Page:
Full recap courtesy of DB's Jim Reid:

The main story overnight has been Moody’s downgrade of France from Aaa to Aa1 (outlook remains Negative). Their long-term growth outlook, a sustained loss of competitiveness and the uncertain fiscal outlook were cited as reasons for the downgrade. The market reaction has been fairly modest though with the EURUSD off 0.3% initially, but now trading back around pre-downgrade levels of 1.280. In the coming days, we’re likely to hear more about the follow-on impact on the ratings of the French banks (Moody’s views France as a “high support country”) and that of the still Aaa-rated EFSF and ESM. This move brings Moody’s into line with S&P after their downgrade to AA+/Neg in January this year. Post Moody’s action overnight we are left with a dwindling pool of Aaa rated sovereigns. Indeed on Moody’s scale we are left with only 9 of them in continental Europe (being Austria, Denmark, Finland, Germany, Luxembourg, Netherlands, Norway, Sweden,
Switzerland).

French 5yr OATs are now trading at a spread of 39bps over Bunds which is a long long way off the wides of 183bps seen in November last year when each OAT auctions were nervously followed by the market and questions were raised around contagion into the core of the EU architecture. Current French govvie spreads imply a 5-year cumulative default probability of 3.3% (assuming a recovery rate of 40%) or a spread implied rating of somewhere between Baa and Ba. Overall had this downgrade occurred at a time the EFSF/ESM was being used heavily this might be more of a concern than it’s likely to be today. Markets have also got over the shock of some of the major economies of the world losing their top rating so this move probably won’t have much short-term impact. Greece, the Middle East and particularly the fiscal cliff remain the main short-term drivers.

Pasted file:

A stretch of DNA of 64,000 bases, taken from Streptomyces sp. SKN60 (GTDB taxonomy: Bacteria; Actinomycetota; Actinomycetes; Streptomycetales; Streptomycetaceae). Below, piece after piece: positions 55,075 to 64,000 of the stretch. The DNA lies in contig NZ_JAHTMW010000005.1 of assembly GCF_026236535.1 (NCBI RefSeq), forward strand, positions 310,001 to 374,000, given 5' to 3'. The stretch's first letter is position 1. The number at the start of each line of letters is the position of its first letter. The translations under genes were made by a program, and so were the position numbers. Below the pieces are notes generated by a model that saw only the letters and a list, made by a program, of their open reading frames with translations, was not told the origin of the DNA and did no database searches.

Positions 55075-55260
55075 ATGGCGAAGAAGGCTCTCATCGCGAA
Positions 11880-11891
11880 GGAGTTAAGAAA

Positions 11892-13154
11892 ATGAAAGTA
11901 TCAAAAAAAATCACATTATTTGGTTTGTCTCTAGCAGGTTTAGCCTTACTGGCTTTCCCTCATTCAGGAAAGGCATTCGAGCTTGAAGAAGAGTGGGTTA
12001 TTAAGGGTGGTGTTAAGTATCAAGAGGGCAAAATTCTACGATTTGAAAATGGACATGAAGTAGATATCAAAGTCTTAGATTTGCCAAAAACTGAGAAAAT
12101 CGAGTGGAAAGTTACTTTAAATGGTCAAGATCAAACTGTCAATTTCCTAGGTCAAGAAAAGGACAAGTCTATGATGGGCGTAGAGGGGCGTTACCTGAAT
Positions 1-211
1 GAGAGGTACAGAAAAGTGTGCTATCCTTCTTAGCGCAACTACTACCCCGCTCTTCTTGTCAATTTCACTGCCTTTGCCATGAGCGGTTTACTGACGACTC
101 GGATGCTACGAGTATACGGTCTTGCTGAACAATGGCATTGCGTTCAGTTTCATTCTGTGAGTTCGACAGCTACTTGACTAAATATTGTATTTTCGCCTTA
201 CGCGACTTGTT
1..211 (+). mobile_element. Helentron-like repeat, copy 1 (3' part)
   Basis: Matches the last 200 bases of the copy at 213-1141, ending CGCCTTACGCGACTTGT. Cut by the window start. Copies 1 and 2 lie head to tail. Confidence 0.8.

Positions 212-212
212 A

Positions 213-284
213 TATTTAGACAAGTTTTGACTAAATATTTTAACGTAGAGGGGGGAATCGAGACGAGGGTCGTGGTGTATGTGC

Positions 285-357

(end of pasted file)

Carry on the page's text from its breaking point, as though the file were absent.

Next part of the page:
Indeed the market's behaviour since Friday night's more conciliatory US political comments demonstrates how dominant the fiscal cliff discussions are going to be over the next few weeks. The S&P 500 rallied 1.99% yesterday and is 3.2% off the intraday lows seen during last Friday’s morning trading session. Other major asset classes have also been well supported since that point. Indeed in Europe, the CAC, DAX, and the IBEX are about +2.9%, +2.5%, +2.3% higher from the recent lows. Credit spreads have also moved sharply since then with the CDX IG and iTraxx Main 9bp and 8bp tighter. Elsewhere Copper is up +2.8% and the riskon move also corresponded with a back up in UST 10yr yields (+5.5bp) and a dip in the Dollar index (-0.55%). Even the seemingly out-of-vogue Apple shares have posted a 12.1% gain since last Friday’s intraday lows.

This large global move was all on the back of vague comments that the cross party talks were 'constructive'. Such a move on so little shows how crucial this issue is and markets could still be 5-10% either way before year end depending on the nature of these discussions. We can all have a guess as to the outcome but the reality is that no-one really knows what the politicians are going to agree (or not agree) on.